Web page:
Upon hearing that TBS would start syndicating Sex and the City this past June, everyone I spoke with expressed similar skepticism: “Sounds more like Sexless and the City.” The editing, we were sure, would strip HBO’s series of almost everything that made it so transgressive, so explicitly sexual.
But that didn’t stop so many of us from tuning in to TBS, first for the two episodes a night that TBS aired during Sex‘s “premiere week,” and then the following week to see the episodes aired in order from the beginning—before the girls faced babies, boyfriends, husbands, divorces, breast cancer, and book deals. As we naysayers quickly discovered, we were somewhat mistaken. TBS’s editors didn’t have to take the sex out of the city. They could replace the actual sex with allusions to sex while continuing to use the same erotic language—terms like “whore,” “dick,” “cunt,” “balls,” and “orgasm”—that you’ve probably never heard on shows aired on networks other than premium cable.
If TBS’ airing—and editing—of Sex and the City is any indication, the series made enough headway in its six seasons on HBO that such terms, discussions, and images of sex and sexuality (particularly female interest in same) are growing increasingly acceptable onscreen.
The four best friends on Sex—Samantha (Kim Cattrall), Carrie (Sarah Jessica Parker), Miranda (Cynthia Nixon), and Charlotte (Kristen Davis)—openly celebrate themselves and each other, their edgy New York fashion sense, and their seemingly scandalous sex lives. If HBO’s series was two steps forward, in that it showed both the actions and the words, then TBS’ rendition is one small step back. Here the signifier—the words—replace the signified—the sex act itself. The plan was apparently always in effect: according to writer Anna Keizer, when the crew first made the series, they filmed “alternate versions of racier scenes,” to make them appropriate for more mainstream television while also maintaining the show’s sexy aura.
But Sex addicts might notice a more profound difference between the edited and uncut versions. TBS’ rendition is about the dance, the allusions, the discussions that go on outside the bedroom, the verbal language of sex but not the actual sex itself. Or rather, you never see the sex on TBS, whereas HBO promised at least one very racy, very explicit (simulated) sex scene per episode.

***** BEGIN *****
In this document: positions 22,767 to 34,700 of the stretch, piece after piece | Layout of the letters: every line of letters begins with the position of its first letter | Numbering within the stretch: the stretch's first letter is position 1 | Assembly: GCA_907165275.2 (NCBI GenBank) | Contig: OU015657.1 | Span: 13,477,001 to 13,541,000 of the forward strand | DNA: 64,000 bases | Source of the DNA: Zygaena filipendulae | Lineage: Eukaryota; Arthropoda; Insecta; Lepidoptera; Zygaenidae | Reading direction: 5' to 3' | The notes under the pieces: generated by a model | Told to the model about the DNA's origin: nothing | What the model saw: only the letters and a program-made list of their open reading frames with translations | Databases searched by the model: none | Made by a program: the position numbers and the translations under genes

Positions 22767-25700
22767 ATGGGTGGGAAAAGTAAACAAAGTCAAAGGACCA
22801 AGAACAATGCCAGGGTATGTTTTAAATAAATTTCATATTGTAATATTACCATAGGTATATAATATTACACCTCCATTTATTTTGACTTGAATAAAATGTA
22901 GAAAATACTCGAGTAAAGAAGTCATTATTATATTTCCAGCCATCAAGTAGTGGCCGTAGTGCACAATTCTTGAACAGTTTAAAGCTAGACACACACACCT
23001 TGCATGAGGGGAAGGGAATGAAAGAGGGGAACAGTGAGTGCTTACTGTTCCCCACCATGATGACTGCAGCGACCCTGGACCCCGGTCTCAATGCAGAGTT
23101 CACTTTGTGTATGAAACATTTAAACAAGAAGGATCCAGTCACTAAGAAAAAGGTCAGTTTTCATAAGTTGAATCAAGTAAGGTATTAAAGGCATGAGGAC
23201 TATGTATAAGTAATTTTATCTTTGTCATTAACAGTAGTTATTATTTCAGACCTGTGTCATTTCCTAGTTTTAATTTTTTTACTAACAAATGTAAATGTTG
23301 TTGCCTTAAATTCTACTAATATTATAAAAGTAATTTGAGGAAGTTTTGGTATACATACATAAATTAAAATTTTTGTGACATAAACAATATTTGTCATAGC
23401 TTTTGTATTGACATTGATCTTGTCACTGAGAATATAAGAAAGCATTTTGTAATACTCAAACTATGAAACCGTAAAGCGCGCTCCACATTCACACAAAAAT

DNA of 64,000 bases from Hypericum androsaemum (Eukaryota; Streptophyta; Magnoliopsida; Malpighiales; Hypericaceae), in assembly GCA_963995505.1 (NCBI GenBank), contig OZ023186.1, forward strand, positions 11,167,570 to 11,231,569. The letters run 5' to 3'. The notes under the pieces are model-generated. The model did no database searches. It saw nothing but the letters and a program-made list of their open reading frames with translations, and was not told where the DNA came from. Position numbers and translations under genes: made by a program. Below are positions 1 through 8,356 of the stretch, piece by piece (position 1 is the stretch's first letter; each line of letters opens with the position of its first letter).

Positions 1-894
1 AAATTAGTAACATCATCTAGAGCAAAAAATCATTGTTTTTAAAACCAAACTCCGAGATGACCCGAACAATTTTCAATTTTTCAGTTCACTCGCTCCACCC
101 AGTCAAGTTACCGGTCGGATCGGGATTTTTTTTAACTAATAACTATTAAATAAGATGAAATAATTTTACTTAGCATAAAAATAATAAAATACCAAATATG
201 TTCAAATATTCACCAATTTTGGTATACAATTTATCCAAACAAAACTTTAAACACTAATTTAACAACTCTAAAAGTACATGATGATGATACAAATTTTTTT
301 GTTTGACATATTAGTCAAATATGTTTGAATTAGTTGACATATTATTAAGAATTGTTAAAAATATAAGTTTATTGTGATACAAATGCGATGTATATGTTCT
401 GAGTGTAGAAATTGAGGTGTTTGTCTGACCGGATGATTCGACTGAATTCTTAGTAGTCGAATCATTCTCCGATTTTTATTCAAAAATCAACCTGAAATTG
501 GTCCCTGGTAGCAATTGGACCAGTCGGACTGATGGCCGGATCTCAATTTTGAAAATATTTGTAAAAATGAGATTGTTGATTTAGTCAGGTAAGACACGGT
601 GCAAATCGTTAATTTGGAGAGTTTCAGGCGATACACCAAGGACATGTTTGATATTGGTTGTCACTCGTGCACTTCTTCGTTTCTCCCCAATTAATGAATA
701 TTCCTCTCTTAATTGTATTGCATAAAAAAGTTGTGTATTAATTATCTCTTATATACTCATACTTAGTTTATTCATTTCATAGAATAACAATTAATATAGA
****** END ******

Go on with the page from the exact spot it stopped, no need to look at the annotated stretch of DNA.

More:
In “The Cheating Curve,” for example, Miranda (Cynthia Nixon) finds herself in a bit of a quandary when she discovers that her man of the moment, a documentary filmmaker named Ethan (Rob Campbell), has a porn fetish. Whenever the two are about to have sex, he turns on pornographic videos, leading her to conclude that she’s unable to arouse him, that he doesn’t want her and her alone. The pornography was fairly graphic on HBO, but on TBS, it’s implied. Though we hear a few erotic moans and see a bit of skin, we mostly see static and hear cheesy music, leaving the rest to us; in HBO’s version, the pornography on Ethan’s television—and the tryst unfolding in his bed with Miranda—is clearer and raunchier.
The same goes for Carrie and Mr. Big’s (Chris Noth) reunion in “Four Women and a Funeral” (after a hiatus that haunts Carrie at the end of season one and the beginning of season two). They appear briefly in bed, and we see only his naked chest and her bare leg. Seasoned Sex fans know what comes next, as they do when, in “The Man, the Myth, the Viagra,” Miranda sleeps with Steve (David Eigenberg), who later becomes her husband and the father of her child, for the first time. Here again, we see only an allusion to the sex act. While their feet move up and down, the rest of their bodies remain off screen, and we’re left to imagine the rest, with help from Carrie’s narration: “That night Steve the bartender served Miranda two orgasms, straight up.”
Or again: Samantha seduces her fitness trainer Thor (Chris John) in “The Cheating Curve,” telling him, “You got me all wet.” He takes her into the shower, where he insists on shaving her pubic hair into the shape of a lightning bolt. Though we would’ve seen a shot of his “work of art” and the sex that ensued on HBO, TBS’ editors smoothly transition into the next scene instead, leaving our minds to do the dirty work.
This, of course, begs one simple question: why aren’t we ready to see sex on mainstream television? The answer isn’t entirely clear. We liked the breast-baring at the 2004 Super Bowl enough to talk about it for weeks on end. But we were also disturbed enough by it to sanction Jackson and her cohorts. Sex is everywhere, but for many (and not just those on the moralistic Right, but also the network suits, who want to maintain the viewership of parents with young children), it’s easier not to believe it if you don’t see it.
But if the strong language used in the “sanitized” version of Sex and the City is any indication, we can only hide from this reality for so long. We can close our eyes, heeding the “Viewer Discretion Advised” warning that runs along the bottom of the screen when Sex airs on TBS, but we still hear what’s going on. And isn’t that what talking dirty is all about?